Bioenergy and Bioproducts through Bacterial Quorum Sensing
Authors: Jyotsana Prakasha,b, Shikha Koula,b, Subhasree Raya,b, Ravi Kumar a, Vipin Chandra Kaliaa,b
aMicrobial Biotechnology and Genomics, CSIR - Institute of Genomics and Integrative Biology (IGIB), Delhi University Campus, Mall Road, Delhi-110007.
bAcademy of Scientific & Innovative Research (AcSIR), 2, Rafi Marg, Anusandhan Bhawan, New Delhi- 110001.

Fermentation technology has made significant advancements in the field of biofuel production using microbial systems. The most attractive is the bio-waste to energy: bio-hydrogen (Bio-H2), bio-diesel, bio-ethanol, biomethanation, butanediol, etc. using diverse microbes (Porwal et al., 2008; Patel et al., 2015; Kumar et al., 2015; Kalia et al., 2016).


The bio-wastes as feed, however, are limited by the fact that they are accompanied by inherent bacteria as contaminants. In order to retain large number of bacteria of interest within the bioreactor, we need to immobilize them. Biofilms have the capacity to retain large number of bacteria and act as natural immobilizing agents. These biofilms can be formed by the bacteria only under specific conditions of high cell densities (Hema et al., 2015; Kaur et al., 2015). This cell density dependent phenomenon is known as quorum sensing (QS) (Kalia, 2013). These biofilms can be exploited as efficient and economical bacterial support systems for producing bioenergy from biowastes.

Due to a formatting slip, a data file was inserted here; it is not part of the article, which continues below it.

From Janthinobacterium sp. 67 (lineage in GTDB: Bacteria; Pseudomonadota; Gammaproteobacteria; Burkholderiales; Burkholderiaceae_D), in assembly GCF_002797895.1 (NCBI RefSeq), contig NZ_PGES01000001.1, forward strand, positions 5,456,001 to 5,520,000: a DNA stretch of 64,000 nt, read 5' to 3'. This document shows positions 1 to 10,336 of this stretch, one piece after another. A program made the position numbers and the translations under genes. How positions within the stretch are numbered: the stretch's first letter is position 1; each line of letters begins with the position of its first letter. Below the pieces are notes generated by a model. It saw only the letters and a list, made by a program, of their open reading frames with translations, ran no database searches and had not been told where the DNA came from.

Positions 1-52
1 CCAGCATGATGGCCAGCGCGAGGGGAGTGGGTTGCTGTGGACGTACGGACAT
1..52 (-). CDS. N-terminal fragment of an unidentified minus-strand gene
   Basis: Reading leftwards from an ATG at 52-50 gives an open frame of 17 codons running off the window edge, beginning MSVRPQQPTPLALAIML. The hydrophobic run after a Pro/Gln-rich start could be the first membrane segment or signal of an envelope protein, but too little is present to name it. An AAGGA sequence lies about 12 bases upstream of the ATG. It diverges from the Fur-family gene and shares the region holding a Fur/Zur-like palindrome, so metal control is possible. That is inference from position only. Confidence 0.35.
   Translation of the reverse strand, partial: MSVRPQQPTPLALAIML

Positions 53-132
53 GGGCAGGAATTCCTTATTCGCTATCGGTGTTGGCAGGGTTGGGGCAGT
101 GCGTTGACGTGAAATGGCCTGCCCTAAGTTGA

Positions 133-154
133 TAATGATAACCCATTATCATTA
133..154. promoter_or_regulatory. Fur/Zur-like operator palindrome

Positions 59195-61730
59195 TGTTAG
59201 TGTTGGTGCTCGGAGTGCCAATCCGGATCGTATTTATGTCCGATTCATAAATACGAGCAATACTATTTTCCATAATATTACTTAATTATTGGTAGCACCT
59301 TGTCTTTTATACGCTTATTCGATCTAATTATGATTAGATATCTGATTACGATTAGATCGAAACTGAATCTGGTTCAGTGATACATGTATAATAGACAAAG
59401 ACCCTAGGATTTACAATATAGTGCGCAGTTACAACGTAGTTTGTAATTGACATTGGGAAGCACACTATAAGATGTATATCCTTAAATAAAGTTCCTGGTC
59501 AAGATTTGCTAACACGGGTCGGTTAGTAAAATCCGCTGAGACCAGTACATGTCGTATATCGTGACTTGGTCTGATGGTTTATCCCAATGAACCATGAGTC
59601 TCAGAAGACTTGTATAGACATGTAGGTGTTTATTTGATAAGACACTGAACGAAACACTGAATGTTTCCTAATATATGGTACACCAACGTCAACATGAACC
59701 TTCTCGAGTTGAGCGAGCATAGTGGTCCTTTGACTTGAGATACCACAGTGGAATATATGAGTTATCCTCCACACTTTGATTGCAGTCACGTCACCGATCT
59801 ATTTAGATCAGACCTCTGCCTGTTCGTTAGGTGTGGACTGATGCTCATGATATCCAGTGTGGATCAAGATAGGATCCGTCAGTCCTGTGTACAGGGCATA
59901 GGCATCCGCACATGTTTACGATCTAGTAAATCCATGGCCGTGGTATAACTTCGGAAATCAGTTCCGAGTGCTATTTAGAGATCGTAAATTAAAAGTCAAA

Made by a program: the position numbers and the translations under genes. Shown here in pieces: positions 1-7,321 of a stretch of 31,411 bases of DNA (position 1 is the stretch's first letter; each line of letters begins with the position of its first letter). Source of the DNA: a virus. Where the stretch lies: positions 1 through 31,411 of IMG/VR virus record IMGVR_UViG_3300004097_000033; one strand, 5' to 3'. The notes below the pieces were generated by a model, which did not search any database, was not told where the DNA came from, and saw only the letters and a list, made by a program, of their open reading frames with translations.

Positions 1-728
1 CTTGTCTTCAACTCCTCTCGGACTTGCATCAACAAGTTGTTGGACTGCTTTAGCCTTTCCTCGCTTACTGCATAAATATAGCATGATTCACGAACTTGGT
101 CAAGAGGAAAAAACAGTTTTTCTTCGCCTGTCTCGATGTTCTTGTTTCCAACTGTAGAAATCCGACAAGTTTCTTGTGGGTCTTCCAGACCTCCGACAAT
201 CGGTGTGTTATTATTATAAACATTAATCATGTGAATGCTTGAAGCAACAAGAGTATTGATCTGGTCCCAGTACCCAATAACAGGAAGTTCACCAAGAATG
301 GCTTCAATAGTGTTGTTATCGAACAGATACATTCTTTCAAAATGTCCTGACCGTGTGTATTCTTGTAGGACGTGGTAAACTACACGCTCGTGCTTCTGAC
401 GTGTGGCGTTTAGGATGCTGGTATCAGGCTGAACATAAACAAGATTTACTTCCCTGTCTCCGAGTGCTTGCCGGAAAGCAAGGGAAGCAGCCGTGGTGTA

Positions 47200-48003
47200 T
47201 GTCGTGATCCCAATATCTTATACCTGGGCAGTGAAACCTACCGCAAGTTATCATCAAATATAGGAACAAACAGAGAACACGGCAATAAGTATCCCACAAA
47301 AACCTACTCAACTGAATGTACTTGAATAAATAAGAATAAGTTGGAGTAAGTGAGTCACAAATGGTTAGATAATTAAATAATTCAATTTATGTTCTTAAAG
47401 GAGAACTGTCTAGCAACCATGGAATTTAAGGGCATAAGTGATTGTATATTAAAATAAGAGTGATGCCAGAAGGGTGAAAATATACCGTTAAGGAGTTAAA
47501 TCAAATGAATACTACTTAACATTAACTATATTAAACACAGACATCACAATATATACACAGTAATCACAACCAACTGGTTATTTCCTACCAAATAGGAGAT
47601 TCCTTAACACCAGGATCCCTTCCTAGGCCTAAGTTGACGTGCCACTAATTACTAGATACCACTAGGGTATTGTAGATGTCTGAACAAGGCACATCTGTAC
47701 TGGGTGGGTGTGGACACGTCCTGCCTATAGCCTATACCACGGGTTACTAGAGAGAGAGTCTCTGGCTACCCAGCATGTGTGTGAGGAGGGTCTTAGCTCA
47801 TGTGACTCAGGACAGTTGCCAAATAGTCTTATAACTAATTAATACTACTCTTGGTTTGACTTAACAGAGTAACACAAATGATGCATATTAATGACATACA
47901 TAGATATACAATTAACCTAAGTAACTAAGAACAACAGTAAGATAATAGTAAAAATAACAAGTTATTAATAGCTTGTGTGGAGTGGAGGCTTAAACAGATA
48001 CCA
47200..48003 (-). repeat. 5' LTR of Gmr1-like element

Bio-H2 has been recognised as the cleanest fuel of the future. A wide range of microbes have ability to produce H2 from different substrates including bio-wastes. This bio-waste to energy process has attracted the attention of a large number of researchers (Patel et al., 2013). H 2 yields have been found to be quite low and virtually stagnant in a narrow range of 0.3 to 3.8 mole/mole hexose sugars like glucose (Patel et al., 2012). Efforts to retain large bacterial population within the bioreactors have proven effective in enhancing H2 yields. An obviously effective approach has been to immobilize H2-producers on different support materials (Patel et al., 2010). However, a more innovative strategy can be the use of self-flocculating or biofilm forming bacteria. Within the bioreactor, exopolysaccharides (EPS) secreting microbes allow large population of bacteria to be entrapped within the mucilage, which are thus prevented from being washed away. Among a number of potential H2-producers, quite a few of them have an ability to express QS mediated biofilm formation, which include bacterial species belonging to Bacillus, Clostridium, Streptococcus, Sinorhizobium, Enterobacter, Klebsiella, Caldicellulosiruptor and Escherichia (Kalia and Purohit, 2008). Co-cultures of thermophillic bacteria, Caldicellulosiruptor species have been used for biofilm formation to enhance H2 production. The two bacteria together resulted in 2.5 times enhanced H2 yield and 5 times higher H2 productivity to the tune of 20 mmol/L/h at a dilution rate of >1.0h-1 in Up-flow anaerobic reactors, in comparison to individually employed cultures (Pawar et al., 2015).